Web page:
Impressionism Timeline  
  Impressionism * Neo-Impressionism * Post-Impressionism  

  1870 1880 1890
  1871 1881 1891
  1872 1882 1892
1863 1873 1883 1893
1864 1874 1884 1894
1865 1875 1885 1895
1866 1876 1886 1896
1867 1877 1887 1897
1868 1878 1888 1898
1869 1879 1889 1899
Impressionism Timeline
Impressionism * Neo-Impressionism * Post-Impressionism
Camille Pissarro
Edouard Manet (1832-83) Edgar Degas (1834-1917) Alfred Sisley (1839-99)

Paul Cezanne (1839-1906)
Claude Monet (1840-1826) Pierre-Auguste Renoir (1841-1919)

Frederic Bazille (1841-70)

Armand Guillaumin

Berthe Morisot (1841-95)

Federico Zandomeneghi (1841-1917)

Mary Cassatt (1844-1926) Giuseppe de Nittis
Max Liebermann
Gustave Caillebotte (1848-94) Peder Severin Kroyer (1851-1909) Vincent van Gogh
Charles Angrand
Henri-Edmond Cross (1856-1910)

John Singer Sargent (1856-1925)
Childe Hassam 

Georges Seurat (1859-91)
Louis Anquetin
(1861- 1932)
Theo van Rysselberghe (1862-1926) Paul Signac (1863-1935) Henri de Toulouse-Lautrec (1864-1901) Emile Bernard (1868-1941)

M. Fournaise

Alphonse Fornaise was the proprietor of a restaurant on an island in the Seine at Chatou, which was to provide the background for Renoir's famous Luncheon of the Boating Party. This portrait bears a slight resemblance to Manet's Le Bon Bock (1873), though this may be due in part to the beer glasses on the table.
A woodcut by Daumier (1861) depicting a sale at the Hotel Drouot.
An Unfortunate Experiment

Renoir convinces Monet, Monsot and Sisley that the best way to raise money quickly is to hold an auction of works at the Hotel Drouot. This attracts far greater numbers than anticipated, but most turn out to taunt rather than to purchase.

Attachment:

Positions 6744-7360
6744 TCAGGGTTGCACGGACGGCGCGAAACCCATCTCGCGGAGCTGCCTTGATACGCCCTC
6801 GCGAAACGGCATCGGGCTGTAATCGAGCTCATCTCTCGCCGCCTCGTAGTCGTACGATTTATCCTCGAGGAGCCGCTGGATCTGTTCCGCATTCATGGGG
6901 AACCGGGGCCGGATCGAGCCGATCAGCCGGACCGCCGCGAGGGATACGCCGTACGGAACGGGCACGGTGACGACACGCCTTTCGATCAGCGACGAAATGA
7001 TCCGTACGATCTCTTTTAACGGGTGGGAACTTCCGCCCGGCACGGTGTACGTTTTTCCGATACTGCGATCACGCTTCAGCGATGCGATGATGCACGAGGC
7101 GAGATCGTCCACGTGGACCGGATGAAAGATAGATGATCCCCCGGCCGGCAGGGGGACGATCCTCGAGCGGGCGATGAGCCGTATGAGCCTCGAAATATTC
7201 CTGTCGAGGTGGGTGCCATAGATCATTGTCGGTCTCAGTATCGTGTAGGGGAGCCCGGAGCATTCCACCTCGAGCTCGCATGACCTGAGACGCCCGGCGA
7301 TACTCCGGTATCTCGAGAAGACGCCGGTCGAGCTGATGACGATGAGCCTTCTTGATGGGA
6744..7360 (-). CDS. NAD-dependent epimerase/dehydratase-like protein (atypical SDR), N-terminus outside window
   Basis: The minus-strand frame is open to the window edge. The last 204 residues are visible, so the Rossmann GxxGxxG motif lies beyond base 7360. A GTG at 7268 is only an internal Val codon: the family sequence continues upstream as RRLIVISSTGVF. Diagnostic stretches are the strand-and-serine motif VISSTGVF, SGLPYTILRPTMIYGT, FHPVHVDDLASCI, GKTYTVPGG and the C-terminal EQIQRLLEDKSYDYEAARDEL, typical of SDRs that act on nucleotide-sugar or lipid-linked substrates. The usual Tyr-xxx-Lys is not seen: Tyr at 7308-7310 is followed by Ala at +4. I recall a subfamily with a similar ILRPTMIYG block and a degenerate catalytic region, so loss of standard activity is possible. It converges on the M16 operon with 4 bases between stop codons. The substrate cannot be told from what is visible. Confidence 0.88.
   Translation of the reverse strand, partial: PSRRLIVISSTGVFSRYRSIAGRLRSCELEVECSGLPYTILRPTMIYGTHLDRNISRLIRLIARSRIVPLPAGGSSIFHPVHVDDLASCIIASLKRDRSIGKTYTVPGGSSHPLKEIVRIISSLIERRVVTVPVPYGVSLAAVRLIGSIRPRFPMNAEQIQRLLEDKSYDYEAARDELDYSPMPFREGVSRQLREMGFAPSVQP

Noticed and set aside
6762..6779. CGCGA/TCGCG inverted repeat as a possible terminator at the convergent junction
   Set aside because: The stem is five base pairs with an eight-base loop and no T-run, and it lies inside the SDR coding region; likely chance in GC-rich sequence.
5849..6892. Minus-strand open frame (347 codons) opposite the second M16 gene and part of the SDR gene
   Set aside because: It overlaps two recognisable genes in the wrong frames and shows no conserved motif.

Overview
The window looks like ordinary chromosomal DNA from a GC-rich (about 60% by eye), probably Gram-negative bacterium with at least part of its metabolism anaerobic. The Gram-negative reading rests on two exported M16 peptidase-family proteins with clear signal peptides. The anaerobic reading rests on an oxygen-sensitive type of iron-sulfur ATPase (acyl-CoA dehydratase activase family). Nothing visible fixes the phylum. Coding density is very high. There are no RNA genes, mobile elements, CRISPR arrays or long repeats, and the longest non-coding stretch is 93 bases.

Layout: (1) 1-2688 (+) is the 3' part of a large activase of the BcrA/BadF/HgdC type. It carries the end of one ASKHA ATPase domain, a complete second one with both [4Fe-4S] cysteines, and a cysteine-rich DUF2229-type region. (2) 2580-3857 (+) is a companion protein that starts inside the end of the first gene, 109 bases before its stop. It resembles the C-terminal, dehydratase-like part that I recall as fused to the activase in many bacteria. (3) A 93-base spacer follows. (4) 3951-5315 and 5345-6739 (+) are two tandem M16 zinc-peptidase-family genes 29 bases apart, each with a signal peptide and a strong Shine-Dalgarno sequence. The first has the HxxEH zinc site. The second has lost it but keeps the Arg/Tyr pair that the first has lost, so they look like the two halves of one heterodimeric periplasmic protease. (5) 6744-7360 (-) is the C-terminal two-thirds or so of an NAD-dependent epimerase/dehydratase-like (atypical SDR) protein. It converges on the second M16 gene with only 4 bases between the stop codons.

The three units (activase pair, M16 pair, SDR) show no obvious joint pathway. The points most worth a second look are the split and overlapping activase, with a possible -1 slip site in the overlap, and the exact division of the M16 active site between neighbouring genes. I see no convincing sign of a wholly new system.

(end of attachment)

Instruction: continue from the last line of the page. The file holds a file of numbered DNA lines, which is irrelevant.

Renoir is commissioned to paint a portrait of a lady with her two daughters, for which he is paid the sum of 1200 francs. He uses the money to rent a studio at 38 rue Cortot in Montmartre.
Pissarro visits Monfoucault, where he makes a will.

Pere Tanguy starts exhibiting and selling works by Cezanne at 50 francs each. During the course of the year he sells four including one to Victor Ghocquet, a senior official in the Customs Service who is a keen collector.
Pissarro returns to Pontoise from Brittany.

28th Degas goes to Italy for a three-month stay.


24th At the suggestion of Renoir, the Impressionists hold an auction of their works at the Hotel Drouot, with Durand-Ruel acting as their adviser and Charles Pillet, his assistant, as auctioneer (the catalogue includes a preface by the critic Philippe Burty). Rowdy scenes occur during the proceedings, stirred up by a hostile audience, and the event is almost a total failure the most successful of the participants being Morisot, whose oil paintings fetch around 250 francs each. The 73 works offered for sale realize only 11,496 francs. Many of Renoir's works do not even reach 100 francs, and he is forced to buy-several himself to avoid them going too cheaply (including La Source, which Durand-Ruel would eventually sell in 1905 to Prince de Wagram for 70,000 francs). Sisley's paintings - including some done recently in England sell for an average of 122 francs, while Monet's fetch around 233 francs each. As a result of the exhibition, Chocquet commissions Renoir to paint portraits of himself and his wife.